The question why isn't new york part of new england comes up frequently among people who love New England. The answer is quite simple: New York isn't in the same region as New England. New England is a northeastern region of the United States, consisting of the states of Connecticut, Maine, Massachusetts, Rhode Island, and Vermont. It was first named by English explorer John Smith in 1614.
He referred to the six northern states as “New England” because they were settled by Europeans from England, including the Pilgrim Fathers who immigrated in the 17th century. The term was later adopted by the six states.
However, upstate New York is a very different place than any of the other states in the region. It is mountainous, with the Adirondack and Catskill Mountains. The climate is much colder, with long, harsh winters. The population is also very diverse, with many people moving to New York from other parts of the country and world.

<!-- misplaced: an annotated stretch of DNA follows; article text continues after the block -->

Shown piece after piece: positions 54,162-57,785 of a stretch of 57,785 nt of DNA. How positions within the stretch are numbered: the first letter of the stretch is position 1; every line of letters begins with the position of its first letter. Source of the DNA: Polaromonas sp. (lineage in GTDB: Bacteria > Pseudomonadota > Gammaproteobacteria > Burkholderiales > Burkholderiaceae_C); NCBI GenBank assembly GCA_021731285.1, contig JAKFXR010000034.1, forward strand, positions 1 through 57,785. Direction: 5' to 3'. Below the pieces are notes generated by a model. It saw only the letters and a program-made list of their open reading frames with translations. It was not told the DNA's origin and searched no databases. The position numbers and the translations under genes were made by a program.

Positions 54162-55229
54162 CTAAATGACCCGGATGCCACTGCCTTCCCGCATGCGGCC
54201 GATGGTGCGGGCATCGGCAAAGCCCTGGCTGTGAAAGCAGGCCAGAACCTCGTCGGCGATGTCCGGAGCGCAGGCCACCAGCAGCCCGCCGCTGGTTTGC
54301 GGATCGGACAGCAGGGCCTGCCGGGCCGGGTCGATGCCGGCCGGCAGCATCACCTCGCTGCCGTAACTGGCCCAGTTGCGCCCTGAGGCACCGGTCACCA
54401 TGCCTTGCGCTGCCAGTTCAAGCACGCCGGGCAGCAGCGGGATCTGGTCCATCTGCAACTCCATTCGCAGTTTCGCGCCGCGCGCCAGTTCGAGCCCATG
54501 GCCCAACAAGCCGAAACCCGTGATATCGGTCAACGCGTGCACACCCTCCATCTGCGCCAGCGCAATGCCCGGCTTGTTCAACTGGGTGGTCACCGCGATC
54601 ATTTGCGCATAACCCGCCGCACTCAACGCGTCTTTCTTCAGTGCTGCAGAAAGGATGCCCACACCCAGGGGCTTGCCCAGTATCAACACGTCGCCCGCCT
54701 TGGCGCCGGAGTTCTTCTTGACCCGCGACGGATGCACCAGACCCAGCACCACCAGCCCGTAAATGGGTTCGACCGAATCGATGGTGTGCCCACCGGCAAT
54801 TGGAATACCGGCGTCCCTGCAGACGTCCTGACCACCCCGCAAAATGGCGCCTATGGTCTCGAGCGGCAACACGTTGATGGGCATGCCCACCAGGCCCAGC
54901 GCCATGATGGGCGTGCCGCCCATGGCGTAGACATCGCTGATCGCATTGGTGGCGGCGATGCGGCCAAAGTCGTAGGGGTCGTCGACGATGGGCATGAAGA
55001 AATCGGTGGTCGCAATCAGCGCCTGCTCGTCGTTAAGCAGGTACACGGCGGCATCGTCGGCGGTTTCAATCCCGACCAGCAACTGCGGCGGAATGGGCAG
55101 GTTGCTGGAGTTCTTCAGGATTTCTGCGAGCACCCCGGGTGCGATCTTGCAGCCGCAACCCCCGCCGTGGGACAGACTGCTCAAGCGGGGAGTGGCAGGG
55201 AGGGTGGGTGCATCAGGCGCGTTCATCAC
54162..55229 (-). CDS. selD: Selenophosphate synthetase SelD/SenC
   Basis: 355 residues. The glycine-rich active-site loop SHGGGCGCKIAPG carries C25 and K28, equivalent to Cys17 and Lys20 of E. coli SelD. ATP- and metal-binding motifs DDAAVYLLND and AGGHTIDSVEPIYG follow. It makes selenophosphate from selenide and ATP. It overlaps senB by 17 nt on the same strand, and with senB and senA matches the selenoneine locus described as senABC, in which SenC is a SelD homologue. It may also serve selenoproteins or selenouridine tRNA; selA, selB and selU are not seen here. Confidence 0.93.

It is also a very urban place, with the largest city in the US, New York City. While this is changing, many New Yorkers still feel a deep connection to the region. They often refer to themselves as Yankees, a nickname which is used to describe people from the Northeast of the United States and more specifically, New England. The word is generally associated with characteristics such as shrewdness, thrift, and ingenuity.
While New York does share some of the same culture as other states in the Northeast, it is very different from New England. This is primarily because of the history of New York's colonization by many different European powers, including France (from Buffalo to Plattsburgh) until after the French Indian War, and the Netherlands (Manhattan and Albany) until the British overtook the Dutch colonies in the 1620s.